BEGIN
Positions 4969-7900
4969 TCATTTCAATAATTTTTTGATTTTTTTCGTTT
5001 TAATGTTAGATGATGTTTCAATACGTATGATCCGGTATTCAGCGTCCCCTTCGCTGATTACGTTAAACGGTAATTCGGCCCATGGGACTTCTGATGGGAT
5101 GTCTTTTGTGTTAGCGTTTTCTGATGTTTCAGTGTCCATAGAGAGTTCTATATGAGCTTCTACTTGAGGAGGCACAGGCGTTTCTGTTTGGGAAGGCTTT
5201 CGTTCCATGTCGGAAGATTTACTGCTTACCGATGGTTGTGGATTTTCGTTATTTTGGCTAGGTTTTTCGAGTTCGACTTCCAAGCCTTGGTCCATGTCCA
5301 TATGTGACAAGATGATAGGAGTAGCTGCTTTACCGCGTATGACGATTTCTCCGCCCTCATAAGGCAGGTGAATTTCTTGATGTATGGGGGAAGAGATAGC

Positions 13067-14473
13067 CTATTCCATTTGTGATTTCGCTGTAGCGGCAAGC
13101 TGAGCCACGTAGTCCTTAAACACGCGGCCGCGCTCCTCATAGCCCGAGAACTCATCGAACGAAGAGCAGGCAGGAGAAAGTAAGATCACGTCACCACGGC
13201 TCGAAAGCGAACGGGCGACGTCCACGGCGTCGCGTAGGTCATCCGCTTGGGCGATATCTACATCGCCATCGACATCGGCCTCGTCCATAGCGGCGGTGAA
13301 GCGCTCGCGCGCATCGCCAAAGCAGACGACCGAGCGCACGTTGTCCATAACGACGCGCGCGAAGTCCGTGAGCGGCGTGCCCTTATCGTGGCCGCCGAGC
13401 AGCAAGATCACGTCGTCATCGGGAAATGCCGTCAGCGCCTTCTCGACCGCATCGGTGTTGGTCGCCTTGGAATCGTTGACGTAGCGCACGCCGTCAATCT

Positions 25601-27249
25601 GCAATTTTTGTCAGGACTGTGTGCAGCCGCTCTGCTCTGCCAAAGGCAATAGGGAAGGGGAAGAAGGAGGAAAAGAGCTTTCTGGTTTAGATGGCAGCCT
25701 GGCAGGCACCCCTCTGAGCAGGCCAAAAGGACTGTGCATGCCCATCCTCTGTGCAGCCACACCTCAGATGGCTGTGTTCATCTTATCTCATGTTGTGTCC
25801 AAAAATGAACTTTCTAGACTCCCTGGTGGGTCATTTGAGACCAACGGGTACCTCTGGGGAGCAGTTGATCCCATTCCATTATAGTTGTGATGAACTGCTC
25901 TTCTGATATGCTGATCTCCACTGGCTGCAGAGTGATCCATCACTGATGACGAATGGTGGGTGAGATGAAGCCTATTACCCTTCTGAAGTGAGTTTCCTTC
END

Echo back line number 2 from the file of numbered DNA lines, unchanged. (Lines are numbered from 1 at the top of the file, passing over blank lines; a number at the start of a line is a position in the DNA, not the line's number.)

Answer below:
4969 TCATTTCAATAATTTTTTGATTTTTTTCGTTT